2. Contribution – How do you and your employees “show up” at work? (notice I said “at” work and not “to” work) This is less about the time on the clock – although a willingness to go above and beyond is often a sign of engagement – and more about stepping up to contribute in ways that go outside the job description. There is a balance, of course, but when you see your folks raising their hand to volunteer to learn about something new or taking on a leadership role for a project, this is a staying sign.
  3. Conversation – How many times do your employees strike up a conversation with you, trying to get to know you more, trying, in fact, to engage? How open and inclusive is your culture of feedback and engagement? Sometimes employees actually try to engage but are turned back. The reasons may be valid—deadlines, urgencies, customer issues—but we should pay particular attention to these attempts to reach out. Ignoring such attempts can easily result in employees who “quit and stay.”

There may be other factors that could be at play that help to create a “stay culture”. What have you experienced in your organization that helps to create an engaged “stay” mindset?

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Gearing up for Emerging Leaders – Three Important Things to Focus on

It’s in the ether. We’re hearing it in the news, reading about it in the newspapers, overhearing chatter in the streets. People are feeling more positive about this coming year. The jobs report had an uptick last week (with over 200,000 jobs created) and organizations are beginning to gear up for hiring and reorganizing to meet a growing economy.

I’m not a political or economic expert, but what I am able to do is notice what’s happening with my clients. There’s a slight and steady surge in preparing to lead new teams with new leaders—and that’s exciting! A new generation of leadership offers us all a new opportunity to embrace possibility for growth and innovation; it’s what our nation is all about.

And with this shift comes a need for focus.

The leaders who are emerging need our help to be able to take on the upcoming challenges of growing our economy and leading our organizations. Perhaps they’ve just graduated from college or they are high-performing, individual contributors ready to step into a leadership role. Either way, all emerging leaders need guidance and partnership to grow and learn how to lead in ways that enable and empower others.

Here are three important things that we should focus on to help our emerging leaders:

1)   Help them to become servant leaders. We know, and have had experience with, two types of leaders – the autocratic leader and the servant leader. Research and experience informs us that those who view their leadership as serving others – their employees, customers and stakeholders – are leaders who gain long-term and deep seated trust and followership. Servant leaders who view their work for the sake of others’ growth, development and empowerment will develop into the leaders who are able to shepherd their organizations through thick or thin, deliver news – good or bad – and secure the understanding and loyalty of those around them.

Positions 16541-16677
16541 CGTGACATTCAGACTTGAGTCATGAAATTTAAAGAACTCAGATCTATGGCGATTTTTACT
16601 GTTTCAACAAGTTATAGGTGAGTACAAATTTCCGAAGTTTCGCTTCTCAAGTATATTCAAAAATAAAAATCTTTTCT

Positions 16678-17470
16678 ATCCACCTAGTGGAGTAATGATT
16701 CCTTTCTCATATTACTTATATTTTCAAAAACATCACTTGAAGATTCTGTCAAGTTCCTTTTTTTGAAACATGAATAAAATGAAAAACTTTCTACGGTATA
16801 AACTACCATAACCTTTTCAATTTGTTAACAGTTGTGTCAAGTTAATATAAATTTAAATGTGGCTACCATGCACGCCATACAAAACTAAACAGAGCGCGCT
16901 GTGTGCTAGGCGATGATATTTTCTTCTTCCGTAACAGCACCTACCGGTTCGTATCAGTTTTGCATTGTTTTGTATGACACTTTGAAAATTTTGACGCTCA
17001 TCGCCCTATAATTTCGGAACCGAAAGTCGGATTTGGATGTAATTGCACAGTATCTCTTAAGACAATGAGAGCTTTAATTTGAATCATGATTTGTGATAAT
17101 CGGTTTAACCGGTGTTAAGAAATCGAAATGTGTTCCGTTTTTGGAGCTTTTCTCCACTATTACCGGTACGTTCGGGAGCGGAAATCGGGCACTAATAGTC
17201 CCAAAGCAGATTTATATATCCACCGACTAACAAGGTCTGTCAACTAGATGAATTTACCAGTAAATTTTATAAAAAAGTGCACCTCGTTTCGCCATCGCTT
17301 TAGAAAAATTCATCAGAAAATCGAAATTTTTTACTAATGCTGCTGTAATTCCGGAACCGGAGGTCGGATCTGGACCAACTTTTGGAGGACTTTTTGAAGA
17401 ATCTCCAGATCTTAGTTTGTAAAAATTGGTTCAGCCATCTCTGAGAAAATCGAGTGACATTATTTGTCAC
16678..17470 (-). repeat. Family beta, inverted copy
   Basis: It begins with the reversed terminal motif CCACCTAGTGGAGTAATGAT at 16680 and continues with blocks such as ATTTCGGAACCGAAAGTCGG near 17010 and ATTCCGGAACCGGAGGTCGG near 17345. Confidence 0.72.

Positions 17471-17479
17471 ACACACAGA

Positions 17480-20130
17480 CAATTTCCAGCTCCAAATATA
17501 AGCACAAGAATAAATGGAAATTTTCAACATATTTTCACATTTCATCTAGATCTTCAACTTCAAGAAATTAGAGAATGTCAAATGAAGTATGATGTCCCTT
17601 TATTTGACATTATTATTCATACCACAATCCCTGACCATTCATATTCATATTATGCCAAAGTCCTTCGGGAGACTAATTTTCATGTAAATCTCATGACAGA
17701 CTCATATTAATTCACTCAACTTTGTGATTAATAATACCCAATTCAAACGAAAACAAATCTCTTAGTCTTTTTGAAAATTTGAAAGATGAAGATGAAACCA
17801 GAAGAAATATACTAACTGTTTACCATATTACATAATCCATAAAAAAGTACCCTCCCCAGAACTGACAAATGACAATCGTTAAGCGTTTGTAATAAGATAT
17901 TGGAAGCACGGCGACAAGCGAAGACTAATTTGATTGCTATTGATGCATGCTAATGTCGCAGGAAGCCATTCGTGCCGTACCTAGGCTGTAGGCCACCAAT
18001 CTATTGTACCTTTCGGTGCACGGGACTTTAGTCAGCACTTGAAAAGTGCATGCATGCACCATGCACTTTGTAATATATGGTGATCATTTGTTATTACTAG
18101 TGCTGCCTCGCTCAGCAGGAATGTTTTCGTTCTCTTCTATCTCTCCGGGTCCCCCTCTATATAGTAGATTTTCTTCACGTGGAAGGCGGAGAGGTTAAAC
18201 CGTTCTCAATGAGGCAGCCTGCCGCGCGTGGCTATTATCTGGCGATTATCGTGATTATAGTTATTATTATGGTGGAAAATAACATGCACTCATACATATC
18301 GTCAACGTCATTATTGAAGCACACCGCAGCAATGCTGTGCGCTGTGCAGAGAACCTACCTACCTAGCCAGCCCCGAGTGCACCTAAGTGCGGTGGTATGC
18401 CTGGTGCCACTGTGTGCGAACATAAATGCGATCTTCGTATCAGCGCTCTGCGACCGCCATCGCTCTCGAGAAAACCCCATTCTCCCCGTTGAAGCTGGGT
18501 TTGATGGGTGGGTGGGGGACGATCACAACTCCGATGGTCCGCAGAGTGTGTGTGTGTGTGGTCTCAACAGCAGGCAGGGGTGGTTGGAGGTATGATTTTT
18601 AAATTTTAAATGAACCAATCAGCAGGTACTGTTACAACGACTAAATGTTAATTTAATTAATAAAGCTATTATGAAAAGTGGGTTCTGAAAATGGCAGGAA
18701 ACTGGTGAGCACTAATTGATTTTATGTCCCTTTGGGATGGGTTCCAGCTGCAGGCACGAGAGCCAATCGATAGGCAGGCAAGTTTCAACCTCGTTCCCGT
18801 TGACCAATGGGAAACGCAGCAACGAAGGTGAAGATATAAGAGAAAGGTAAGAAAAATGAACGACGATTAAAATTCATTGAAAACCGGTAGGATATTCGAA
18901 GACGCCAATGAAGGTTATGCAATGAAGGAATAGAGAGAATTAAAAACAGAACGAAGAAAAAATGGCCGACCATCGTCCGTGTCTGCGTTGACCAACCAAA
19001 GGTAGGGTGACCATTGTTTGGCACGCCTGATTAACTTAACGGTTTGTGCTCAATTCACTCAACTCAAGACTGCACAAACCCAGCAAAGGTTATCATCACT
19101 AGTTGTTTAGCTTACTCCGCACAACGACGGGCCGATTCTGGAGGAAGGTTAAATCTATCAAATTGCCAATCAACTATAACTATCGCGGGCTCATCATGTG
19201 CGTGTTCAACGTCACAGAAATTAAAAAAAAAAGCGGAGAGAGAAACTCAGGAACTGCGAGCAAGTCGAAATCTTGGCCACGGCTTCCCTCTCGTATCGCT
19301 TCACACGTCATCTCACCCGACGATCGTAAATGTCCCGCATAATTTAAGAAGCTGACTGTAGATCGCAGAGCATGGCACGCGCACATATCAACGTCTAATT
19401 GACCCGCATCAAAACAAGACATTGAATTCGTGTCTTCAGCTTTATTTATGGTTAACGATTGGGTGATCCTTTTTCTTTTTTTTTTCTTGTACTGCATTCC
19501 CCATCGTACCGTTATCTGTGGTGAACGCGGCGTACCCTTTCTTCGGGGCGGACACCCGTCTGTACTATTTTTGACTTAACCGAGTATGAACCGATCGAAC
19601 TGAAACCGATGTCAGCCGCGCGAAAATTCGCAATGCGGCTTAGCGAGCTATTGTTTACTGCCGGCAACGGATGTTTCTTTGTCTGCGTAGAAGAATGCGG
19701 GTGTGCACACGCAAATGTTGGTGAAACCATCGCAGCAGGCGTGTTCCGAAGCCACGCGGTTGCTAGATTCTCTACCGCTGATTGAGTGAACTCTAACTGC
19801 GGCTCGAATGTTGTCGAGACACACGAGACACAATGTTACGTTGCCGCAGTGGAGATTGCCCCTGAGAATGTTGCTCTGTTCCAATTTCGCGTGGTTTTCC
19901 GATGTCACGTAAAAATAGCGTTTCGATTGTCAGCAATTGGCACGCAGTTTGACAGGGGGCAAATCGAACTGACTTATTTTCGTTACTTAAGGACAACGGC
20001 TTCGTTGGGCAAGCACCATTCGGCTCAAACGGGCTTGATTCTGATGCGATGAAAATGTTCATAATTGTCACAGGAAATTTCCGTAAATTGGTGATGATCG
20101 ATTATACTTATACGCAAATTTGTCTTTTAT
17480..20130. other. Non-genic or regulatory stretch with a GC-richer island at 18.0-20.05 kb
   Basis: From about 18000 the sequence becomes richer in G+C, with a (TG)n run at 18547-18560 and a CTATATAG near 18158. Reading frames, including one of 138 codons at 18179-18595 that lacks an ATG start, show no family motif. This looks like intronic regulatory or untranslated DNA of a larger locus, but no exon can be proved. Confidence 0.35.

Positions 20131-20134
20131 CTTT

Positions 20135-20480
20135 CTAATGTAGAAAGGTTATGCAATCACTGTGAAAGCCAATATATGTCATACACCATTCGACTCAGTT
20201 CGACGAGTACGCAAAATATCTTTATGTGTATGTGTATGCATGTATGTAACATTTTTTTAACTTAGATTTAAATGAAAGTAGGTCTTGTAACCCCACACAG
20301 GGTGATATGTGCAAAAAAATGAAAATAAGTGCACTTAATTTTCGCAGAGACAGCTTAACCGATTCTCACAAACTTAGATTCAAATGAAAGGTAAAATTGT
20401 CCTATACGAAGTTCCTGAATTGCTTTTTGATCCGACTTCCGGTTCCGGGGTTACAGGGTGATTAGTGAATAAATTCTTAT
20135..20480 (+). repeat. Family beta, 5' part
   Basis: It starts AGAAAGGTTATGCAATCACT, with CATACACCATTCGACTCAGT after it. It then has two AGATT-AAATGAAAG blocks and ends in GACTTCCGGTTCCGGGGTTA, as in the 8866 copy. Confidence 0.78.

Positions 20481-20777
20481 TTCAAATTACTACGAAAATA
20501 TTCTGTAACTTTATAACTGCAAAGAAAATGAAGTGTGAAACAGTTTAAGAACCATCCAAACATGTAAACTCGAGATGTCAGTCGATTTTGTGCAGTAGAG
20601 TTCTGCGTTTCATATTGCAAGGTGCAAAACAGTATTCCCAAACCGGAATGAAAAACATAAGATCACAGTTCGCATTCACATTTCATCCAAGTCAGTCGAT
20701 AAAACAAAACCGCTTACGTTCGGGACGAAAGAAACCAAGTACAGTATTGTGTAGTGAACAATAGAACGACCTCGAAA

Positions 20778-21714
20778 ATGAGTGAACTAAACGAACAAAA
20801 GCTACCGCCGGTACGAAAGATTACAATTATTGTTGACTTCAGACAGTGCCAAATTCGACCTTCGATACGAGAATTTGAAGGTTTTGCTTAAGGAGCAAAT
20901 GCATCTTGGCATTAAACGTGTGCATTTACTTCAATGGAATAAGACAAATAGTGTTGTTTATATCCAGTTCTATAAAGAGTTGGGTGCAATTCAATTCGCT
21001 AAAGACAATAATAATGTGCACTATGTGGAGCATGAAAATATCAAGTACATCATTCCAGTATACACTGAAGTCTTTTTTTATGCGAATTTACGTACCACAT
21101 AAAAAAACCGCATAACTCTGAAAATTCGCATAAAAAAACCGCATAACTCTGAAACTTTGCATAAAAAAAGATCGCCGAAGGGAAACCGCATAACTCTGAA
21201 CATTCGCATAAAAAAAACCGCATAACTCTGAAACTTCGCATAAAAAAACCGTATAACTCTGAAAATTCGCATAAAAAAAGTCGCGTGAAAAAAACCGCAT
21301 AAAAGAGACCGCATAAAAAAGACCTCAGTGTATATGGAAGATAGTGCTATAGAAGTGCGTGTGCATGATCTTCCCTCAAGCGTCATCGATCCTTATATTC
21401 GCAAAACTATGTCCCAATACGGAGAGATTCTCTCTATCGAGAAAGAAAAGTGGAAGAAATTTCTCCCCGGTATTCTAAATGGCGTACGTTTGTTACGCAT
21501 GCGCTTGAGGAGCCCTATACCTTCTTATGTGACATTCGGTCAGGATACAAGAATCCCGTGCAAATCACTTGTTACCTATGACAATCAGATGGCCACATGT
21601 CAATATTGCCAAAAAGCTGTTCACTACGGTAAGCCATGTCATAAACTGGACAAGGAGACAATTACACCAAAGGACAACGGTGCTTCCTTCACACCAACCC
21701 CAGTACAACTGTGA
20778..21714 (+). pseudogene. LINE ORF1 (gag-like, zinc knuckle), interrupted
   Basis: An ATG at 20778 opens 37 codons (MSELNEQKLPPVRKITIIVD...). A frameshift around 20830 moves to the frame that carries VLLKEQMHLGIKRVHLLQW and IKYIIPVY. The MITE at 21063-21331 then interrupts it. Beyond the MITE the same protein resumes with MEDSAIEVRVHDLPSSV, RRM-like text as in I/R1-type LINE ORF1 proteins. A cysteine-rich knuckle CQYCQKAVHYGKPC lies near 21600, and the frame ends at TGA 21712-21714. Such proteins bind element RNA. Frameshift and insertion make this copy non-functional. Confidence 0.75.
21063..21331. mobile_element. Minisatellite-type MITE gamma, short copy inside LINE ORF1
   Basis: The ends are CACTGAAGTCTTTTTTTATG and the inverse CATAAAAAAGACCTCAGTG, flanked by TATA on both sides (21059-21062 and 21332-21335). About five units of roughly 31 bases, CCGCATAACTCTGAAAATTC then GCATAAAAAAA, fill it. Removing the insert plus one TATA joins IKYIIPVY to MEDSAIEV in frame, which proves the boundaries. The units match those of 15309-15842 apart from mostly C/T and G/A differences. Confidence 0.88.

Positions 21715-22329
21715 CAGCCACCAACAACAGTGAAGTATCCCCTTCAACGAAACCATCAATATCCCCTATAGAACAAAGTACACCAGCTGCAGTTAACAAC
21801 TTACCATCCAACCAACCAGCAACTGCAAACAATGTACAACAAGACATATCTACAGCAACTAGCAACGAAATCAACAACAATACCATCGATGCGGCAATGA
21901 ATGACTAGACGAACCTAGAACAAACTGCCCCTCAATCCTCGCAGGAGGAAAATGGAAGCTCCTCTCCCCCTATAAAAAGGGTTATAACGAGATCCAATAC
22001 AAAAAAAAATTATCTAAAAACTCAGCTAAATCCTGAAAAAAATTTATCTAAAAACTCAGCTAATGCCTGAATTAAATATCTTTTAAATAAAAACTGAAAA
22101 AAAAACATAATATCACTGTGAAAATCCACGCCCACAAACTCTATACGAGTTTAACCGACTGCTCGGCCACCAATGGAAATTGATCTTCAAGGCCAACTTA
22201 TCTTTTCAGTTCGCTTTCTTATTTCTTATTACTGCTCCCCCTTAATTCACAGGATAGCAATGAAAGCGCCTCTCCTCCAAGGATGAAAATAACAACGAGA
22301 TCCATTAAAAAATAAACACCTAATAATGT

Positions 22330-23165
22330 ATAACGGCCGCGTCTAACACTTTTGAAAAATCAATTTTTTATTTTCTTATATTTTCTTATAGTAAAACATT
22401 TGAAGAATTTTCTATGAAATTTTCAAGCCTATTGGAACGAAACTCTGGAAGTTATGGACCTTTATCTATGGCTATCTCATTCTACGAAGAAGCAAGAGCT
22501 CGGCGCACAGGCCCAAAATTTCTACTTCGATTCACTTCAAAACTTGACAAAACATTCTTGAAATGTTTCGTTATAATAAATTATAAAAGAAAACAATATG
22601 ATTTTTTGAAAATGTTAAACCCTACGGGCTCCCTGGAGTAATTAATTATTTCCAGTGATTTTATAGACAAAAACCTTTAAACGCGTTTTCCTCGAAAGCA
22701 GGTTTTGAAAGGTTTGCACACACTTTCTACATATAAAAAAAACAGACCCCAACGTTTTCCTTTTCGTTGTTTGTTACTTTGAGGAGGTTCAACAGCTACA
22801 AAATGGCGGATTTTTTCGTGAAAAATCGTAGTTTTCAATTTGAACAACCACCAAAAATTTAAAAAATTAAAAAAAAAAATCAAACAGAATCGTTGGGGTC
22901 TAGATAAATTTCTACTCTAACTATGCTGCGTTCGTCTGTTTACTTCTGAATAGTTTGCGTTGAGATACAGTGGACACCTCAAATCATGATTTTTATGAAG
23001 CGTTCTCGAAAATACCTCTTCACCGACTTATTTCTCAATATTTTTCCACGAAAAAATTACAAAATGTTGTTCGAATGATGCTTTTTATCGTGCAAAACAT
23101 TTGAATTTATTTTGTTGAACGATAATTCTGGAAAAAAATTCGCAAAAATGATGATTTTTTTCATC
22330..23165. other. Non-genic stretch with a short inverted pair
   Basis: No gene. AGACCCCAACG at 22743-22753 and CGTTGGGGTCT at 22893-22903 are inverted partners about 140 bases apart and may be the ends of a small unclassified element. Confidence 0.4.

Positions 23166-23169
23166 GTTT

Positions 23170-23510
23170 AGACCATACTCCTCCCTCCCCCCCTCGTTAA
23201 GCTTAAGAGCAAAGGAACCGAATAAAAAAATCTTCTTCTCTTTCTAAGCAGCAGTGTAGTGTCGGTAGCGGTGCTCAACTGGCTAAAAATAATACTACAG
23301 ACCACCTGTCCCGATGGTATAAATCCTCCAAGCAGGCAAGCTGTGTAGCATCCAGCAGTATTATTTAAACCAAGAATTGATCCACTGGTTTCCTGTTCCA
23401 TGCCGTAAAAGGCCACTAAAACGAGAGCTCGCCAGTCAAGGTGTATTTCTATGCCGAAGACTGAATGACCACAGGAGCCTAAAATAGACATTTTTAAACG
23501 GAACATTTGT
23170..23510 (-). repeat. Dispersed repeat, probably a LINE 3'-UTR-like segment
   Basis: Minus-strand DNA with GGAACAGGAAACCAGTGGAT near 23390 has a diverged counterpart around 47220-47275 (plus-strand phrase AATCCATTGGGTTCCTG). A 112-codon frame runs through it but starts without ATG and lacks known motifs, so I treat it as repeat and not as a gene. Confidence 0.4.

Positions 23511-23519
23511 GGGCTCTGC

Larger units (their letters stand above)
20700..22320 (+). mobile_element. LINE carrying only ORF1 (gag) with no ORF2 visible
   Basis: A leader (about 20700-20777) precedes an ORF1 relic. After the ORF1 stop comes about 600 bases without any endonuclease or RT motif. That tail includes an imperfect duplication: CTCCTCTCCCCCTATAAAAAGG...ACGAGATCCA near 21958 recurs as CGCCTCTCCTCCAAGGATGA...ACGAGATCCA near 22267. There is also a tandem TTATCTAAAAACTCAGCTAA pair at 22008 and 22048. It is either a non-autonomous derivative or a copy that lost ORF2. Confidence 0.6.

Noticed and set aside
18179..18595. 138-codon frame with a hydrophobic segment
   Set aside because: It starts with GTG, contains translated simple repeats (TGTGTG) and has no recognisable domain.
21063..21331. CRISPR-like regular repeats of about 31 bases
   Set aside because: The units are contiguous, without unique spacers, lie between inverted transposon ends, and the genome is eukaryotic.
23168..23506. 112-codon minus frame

2)   Help them to empower others. If there’s one thing my experience has shown can guarantee an impact on organizations, it’s this – an empowered organization will get things done quickly and innovatively. Period. Once a leader has embraced letting go and empowering their team to make decisions and take action, their way of leading and their team’s way of working is boundless.

3)   Help them become conversational leaders. Conversations are at the core of building authentic relationships and, as a result, our emerging economy and growing organizations can benefit greatly from leaders who encourage and promote active, engaged conversations. I’ve observed organizations come through some really hard times unscathed due to the integrity, frequency and encouragement of conversations they held as an operating and behavioral norm. Leaders who embrace this notion are leaders who develop relationships with their teams and, as a result, pave the way for sustainable performance.

There are more things that we can model and embrace as leaders. If we start with these three, we are well on our way to developing a strong, cross-generational and emerging leadership capability. What other ways can you suggest?